Side view of the new Recaro premium economy seats on the AIX show floor. The seat can feature large privacy wings, if the airline wishes.

Recaro cuts 10% weight with PL3810 premium economy seat

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HAMBURG — If you, as an airline or a passenger, loved Recaro’s snappily monickered PL3530 longhaul premium economy recliner, you’ll love its successor, the equally catchily named PL3810, which is some ten per cent lighter and just as comfortable, if not more so.

Runway Girl Network tested out the seat at a special preview on Recaro’s Aircraft Interiors Expo stand, and the comfort level — at least on the non-production prototype — was at least equal to the PL3530, and in some ways superior.

The seatbacks of Recaro's new premium economy PL3810, showcasing large IFE screens.

PL3810 ahead is an update of PL3530. Image: John Walton

The thematic driver behind the seat’s development, chief executive officer Mark Hiller tells Runway Girl Network, is “embracing premium space”, and the seat certainly accomplishes that.


Recaro says the ten percent weight reduction compared with the previous generation of seats is generated by the use of composite materials — Recaro has had an internal centre of composited production at its AAT Composites production site near Cape Town in South Africa — and an optimised design.

Selling points for the seat, Hiller suggests, will include “lightweight design with lower seat weight, improved privacy features and living space, additional stowages, ease of customisation, [and a] large single plate table.”

That customisation, he notes, can include “use of application decor foils on multiple surfaces, customised colours for foils and metallic parts, customised stowages, and customised design for privacy wings.”

PL3810 premium economy seats in a widebody cabin.

The new grey white CMF of the Recaro seats is extended to PL3810. Image: Recaro-1.png

PL3810’s kinematics use manual seat actuation as opposed to automatic, and Recaro is aiming them for widebody use: the Boeing 787 and 777, plus the Airbus A330, A350 and, notably enough on the seatmaker’s list, the A380.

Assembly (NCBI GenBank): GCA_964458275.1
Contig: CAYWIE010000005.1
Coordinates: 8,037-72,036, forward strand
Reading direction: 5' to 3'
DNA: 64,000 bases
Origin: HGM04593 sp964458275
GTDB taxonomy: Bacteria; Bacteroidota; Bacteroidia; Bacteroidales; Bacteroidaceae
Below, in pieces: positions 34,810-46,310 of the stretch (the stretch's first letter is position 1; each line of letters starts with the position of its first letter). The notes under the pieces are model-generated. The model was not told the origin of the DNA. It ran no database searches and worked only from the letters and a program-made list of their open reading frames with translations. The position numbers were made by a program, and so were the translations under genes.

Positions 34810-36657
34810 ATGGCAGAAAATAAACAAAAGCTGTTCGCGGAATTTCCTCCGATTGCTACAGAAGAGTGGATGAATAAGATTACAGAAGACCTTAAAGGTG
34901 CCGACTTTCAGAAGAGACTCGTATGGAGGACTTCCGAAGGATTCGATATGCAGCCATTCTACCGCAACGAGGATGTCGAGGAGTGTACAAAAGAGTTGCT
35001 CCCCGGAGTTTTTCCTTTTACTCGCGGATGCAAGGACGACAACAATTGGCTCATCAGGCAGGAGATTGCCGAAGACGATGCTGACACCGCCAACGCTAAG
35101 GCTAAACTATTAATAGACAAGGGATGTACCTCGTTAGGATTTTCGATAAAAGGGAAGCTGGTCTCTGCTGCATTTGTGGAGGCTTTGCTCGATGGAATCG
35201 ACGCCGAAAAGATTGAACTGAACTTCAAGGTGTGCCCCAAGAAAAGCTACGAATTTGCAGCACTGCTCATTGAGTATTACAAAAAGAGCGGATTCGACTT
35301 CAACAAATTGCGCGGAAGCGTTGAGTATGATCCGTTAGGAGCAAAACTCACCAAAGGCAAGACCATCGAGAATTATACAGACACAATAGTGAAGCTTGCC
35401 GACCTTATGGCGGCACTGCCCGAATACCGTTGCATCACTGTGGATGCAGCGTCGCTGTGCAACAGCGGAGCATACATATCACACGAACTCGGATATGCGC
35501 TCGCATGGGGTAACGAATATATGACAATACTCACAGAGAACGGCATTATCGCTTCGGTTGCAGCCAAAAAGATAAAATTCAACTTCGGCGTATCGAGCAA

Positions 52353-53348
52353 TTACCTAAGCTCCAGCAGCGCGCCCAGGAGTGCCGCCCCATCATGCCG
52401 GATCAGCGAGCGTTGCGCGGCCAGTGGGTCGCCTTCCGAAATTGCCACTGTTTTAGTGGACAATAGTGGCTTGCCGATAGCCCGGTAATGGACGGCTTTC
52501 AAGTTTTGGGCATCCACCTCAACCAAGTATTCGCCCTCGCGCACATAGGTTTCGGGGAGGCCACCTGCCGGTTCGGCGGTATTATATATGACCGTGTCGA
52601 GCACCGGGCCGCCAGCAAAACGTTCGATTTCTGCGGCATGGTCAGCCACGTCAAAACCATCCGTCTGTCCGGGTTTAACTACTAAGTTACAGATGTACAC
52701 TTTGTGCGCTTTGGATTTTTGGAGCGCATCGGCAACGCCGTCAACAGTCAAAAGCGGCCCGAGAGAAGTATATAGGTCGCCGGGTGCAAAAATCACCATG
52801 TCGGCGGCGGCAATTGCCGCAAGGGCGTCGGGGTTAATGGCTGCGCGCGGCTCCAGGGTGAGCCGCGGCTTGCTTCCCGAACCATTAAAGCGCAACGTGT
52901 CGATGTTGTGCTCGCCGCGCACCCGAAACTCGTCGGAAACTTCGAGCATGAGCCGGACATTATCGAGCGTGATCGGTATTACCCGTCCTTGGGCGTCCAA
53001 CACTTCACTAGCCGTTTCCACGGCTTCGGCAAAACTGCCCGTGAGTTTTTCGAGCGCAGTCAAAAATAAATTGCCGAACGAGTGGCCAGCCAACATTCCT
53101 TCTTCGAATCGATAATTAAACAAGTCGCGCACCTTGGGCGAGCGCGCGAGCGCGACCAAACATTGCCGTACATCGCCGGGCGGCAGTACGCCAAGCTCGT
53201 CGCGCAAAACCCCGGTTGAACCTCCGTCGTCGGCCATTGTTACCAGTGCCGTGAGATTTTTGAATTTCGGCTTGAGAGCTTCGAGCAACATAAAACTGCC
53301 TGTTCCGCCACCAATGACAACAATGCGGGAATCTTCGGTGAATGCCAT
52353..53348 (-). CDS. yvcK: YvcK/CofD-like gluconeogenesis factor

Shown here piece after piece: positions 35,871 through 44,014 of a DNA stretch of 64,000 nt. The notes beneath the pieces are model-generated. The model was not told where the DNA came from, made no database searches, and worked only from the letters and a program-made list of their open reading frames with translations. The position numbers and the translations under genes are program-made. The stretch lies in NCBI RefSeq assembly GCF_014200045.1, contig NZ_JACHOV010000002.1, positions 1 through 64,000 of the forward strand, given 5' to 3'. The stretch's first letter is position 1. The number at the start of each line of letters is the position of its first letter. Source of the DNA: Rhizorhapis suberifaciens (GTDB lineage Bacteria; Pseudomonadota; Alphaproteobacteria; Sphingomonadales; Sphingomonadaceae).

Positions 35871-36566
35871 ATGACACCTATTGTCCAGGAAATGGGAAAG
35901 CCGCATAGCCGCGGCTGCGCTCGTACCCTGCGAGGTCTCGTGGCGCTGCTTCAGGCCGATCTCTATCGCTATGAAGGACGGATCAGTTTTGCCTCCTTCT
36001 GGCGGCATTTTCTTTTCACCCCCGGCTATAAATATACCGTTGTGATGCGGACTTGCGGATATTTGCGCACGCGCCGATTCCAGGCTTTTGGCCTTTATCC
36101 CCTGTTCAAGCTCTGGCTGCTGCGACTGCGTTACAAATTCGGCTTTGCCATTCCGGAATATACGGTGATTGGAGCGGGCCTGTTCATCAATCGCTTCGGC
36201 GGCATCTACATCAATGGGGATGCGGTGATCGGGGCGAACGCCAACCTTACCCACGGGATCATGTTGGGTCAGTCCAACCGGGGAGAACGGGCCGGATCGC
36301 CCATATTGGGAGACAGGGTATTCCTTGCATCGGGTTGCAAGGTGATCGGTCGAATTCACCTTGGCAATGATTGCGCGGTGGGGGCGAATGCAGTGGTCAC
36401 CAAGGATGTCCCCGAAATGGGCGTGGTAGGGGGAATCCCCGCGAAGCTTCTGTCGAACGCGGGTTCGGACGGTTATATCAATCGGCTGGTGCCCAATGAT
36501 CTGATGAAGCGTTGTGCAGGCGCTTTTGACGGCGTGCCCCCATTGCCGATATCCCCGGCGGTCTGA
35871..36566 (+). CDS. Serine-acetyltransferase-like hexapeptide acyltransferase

The PL3810 succeeds the previous generation’s PL3530, operated by a wide variety of airlines in a number of forms: the older seat is used by airlines including Emirates, Air China and Vistara, while Recaro says it has three customers for PL3810.

The evolution from PL3530 to PL3810, Hiller says, is driven by “high growth potential and increasing interest in customisation in premium class seating products.”

Indeed, Emirates’ substantial customisation of the previous generation PL3530 suggests that there are airlines out there that want to explore the full range of the passenger experience that the recliner form can offer.

Massive IFE screens on the seatbacks of the PL3810s on the show floorIn its standard form, PL3810 can be pitched starting at 37”, with the upper end of its usual limit at 40”, although there is no theoretical pitch limit — presumably, once the test dummy passenger’s head has cleared the seat in front, there’s no certification limit on the upper end. The seat features a 15.6” inflight entertainment screen.

Privacy “wings” are installed at the head area, and this has been a matter of some discussion, both by airlines — some of which have selected smaller wings on the sides of the seat immediately adjacent to the aisle and window, and larger wings on the sides of the seat immediately adjacent to a neighbour — and by wheelchair users.

The new premium economy seats in a widebody aircraft. This images shows their seatbacks including massive IFE screens. The seats can include large side wings for added privacy.

The wing size and positioning is optional. Image: Recaro

These wings, when present adjacent to the aisle, cause issues for level transfers of passengers from aisle wheelchairs to the aisle seats, even when the side armrest panel is swung upwards to mean that level transfer would otherwise be possible. At present, the wings cannot be removed.

Overall, this is a smart product evolution for Recaro: PL3530 was a useful element in Recaro’s full-aircraft, three-cabin strategy, and a lighter-weight recliner at the same or better comfort levels will certainly be welcome. It is interesting, though, to hear Recaro talking about this as “premium class” rather than “premium economy”, with an updated look and feel to match. Airlines are increasingly using opaque marketing to market this middle cabin at a level higher than premium economy, and seatmakers are taking notice.

The PL3810 in an aircraft cabin with the tray table on display.

PL3810 matches the naming custom of Recaros current fully-featured economy seat CL3810. Image: Recaro

Featured image credited to John Walton